I DON’T LIKE UNPRODUCTIVE MEETINGS. Some of my colleagues believe I’m not too fond of any meetings, but that is not right. I’m not too fond of conferences where the leader could have dispersed the information via email without losing power.
You probably know what I am talking about — those meetings where it seems as though a limited number of people want to hear their voice.
For many of us, with non-productive meetings comes stress and fatigue. Productivity can take a hit, too. You will not be surprised to learn that one survey reported 83 percent of the meetings on their calendars were unproductive.
Professionals in the United States rated meetings as the leading office productivity killer.
Today, I want to look more broadly than unproductive meetings. Let’s examine work burnout, including a new study showing how it can change your brain.
Job burnout — Do you have it?
To determine whether you may be burning out, ask yourself these questions:
- Have you become cynical in the workplace?
- Do you dread going to work and have challenges getting going?
- Are you impatient or irritable?
- Are you non-productive because you lack energy?
- Is it challenging for you to concentrate?
- Do achievements provide no satisfaction to you?
- Are you disillusioned about your job?
- Are you using alcohol, drugs, or food to feel better or not feel?
- Have you had negative changes to your sleep?
- Do you have physical ails such as stomach problems or headaches?
Did you answer yes to any? If so, you may be suffering from job burnout. Please consider talking to a healthcare provider or a mental health professional because these symptoms can also be related to health conditions such as depression.
Job burnout — Stress can change your brain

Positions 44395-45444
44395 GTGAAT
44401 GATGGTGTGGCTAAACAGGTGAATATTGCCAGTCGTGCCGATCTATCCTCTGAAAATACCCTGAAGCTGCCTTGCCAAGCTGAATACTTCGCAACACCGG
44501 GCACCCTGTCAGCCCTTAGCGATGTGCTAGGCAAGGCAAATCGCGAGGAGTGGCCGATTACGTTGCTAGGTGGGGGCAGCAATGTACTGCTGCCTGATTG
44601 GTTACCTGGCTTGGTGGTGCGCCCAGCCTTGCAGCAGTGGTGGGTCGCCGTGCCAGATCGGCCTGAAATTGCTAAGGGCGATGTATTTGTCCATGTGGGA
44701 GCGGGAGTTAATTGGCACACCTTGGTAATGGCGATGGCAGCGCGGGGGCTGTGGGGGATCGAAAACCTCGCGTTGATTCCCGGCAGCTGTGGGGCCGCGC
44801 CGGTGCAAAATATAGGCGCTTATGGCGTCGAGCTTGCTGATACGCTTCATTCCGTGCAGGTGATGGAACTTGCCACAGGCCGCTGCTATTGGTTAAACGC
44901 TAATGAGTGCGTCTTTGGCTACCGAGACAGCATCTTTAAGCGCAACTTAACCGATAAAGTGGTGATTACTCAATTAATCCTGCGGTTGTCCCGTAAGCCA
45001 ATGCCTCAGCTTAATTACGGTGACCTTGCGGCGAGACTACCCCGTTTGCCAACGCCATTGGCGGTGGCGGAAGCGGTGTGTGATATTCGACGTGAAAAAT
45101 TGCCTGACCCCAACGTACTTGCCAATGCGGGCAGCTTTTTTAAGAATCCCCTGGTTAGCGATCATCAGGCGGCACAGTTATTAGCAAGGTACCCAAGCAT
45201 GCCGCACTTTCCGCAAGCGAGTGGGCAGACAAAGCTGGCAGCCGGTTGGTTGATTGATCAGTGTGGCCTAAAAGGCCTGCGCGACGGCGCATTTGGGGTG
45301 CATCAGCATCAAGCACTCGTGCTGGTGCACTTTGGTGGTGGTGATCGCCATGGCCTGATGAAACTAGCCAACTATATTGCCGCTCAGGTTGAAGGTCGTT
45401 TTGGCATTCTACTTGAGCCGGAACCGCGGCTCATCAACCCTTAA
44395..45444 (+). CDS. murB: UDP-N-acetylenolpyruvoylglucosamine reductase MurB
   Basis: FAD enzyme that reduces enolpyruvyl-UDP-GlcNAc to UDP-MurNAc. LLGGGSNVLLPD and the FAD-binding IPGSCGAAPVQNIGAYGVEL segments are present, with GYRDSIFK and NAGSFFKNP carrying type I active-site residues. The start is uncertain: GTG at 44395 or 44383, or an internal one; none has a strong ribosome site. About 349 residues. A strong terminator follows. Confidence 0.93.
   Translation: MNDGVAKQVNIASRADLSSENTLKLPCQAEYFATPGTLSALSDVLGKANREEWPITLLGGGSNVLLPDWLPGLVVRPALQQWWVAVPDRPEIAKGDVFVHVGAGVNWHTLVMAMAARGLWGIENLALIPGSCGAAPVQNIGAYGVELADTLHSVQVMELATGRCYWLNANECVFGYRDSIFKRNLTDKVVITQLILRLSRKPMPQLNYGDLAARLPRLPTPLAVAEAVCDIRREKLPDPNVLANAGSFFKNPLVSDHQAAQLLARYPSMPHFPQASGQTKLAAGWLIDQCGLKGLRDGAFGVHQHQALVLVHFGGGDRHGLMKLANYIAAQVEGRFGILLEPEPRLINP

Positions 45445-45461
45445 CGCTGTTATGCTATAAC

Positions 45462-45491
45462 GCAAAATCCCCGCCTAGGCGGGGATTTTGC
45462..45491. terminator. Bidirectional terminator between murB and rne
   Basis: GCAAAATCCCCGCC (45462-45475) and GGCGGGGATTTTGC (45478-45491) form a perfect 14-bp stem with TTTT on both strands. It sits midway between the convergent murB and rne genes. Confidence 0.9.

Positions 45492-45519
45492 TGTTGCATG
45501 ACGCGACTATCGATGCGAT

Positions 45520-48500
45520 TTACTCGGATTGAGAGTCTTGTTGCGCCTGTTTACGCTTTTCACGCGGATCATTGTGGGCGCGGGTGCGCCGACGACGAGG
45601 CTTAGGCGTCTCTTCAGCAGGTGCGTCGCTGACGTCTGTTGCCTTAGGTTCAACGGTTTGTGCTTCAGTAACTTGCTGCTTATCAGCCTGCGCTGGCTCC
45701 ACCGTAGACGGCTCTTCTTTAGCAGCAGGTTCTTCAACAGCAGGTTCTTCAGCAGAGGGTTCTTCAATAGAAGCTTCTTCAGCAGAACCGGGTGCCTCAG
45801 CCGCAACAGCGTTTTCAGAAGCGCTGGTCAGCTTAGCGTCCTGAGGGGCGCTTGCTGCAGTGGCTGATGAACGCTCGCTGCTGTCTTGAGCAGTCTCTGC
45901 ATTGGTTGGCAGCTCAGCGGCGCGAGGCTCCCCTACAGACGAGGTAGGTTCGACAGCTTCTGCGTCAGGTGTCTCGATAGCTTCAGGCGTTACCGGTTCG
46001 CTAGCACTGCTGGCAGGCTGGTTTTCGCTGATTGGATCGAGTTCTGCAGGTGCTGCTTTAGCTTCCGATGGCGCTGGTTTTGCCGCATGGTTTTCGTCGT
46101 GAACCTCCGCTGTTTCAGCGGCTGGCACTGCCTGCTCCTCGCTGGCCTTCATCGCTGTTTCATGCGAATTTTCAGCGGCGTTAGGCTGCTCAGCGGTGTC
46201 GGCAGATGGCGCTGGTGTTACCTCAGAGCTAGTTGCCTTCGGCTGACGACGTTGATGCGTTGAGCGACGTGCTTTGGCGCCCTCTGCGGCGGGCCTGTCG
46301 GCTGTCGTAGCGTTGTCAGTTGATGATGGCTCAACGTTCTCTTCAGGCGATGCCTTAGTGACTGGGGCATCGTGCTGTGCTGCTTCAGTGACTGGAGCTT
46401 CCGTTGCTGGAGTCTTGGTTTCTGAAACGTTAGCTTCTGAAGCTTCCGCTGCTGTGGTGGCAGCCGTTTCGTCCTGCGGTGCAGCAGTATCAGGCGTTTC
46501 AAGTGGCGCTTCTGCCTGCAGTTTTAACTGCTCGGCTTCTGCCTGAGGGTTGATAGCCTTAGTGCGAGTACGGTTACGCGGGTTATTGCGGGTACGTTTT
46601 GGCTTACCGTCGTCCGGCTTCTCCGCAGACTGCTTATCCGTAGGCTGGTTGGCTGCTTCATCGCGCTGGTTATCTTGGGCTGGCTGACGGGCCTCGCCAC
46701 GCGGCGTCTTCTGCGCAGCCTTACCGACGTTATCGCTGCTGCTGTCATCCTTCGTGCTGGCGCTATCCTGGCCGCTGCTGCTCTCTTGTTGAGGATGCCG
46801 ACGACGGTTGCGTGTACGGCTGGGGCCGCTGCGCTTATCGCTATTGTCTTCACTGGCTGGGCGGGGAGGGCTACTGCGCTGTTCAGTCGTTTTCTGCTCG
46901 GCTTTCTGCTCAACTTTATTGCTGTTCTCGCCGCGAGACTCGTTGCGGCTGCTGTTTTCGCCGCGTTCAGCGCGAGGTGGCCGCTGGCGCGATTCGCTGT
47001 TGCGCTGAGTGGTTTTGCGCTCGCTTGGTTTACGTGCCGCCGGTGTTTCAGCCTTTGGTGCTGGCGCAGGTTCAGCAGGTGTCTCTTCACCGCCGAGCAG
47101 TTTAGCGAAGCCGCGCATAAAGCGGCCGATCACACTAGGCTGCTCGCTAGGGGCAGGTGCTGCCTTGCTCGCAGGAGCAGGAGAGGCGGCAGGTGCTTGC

Chronic stress can contribute to physical and psychological problems. But does our brain change structurally? Researchers recently provided insight into what happens to the brain when under stress.
U.T. Health San Antonio researchers discovered memory loss and brain shrinkage occurring before stress symptoms emerged.
Study author Sudha Seshadri, M.D. explains that the brain’s matter can thin in the prefrontal cortex. This brain region enables appropriate behavior and insights into ourselves and others.
We also use the prefrontal cortex for complex decision-making and abstract reasoning.
These structural changes can translate to a compromise in our ability to pay attention and retain memories. We have more challenges learning and have a higher chance of making mistakes.
There is more: Burnout and related stress can make our “fight or flight” center (the amygdala) more prominent. This part of our brain can generate emotions such as fear, with an increase in its size potentially causing us to see the world as harmful (when it is not).
Mice studies hint that we may be able to reverse these brain changes. In addition, a 2018 human study showed that the amygdala size could be reduced and the prefrontal cortex changes brought back to pre-stress levels.
I want to keep the negative brain changes from occurring in the first place. The locus of control — feeling we are in charge — can go a long way to preventing negative brain changes from occurring.
Job burnout — An action plan
Let’s look at some ways you may fight burnout. First, discuss your concerns with your supervisor. Perhaps you can change expectations or re-set goals.
Getting physical activity is a crucial element to dodging work-related burnout. I am also trying to incorporate stress reducers such as meditation and yoga. I did tai chi during my Shito-Ryu karate days. Do you practice some form of mindfulness?
I would be remiss if I did not mention sleep, as it can be critical to protecting your health. Finally, reach out; get support from co-workers, friends, or loved ones. While I have not had burnout issues, I am glad that my workplace has an employee assistance program.
Don’t let a demanding job undermine your psychological and physical well-being. If you feel you need help, please get it, whether through an employee assistance program, a therapist, a psychologist, or your primary care doctor.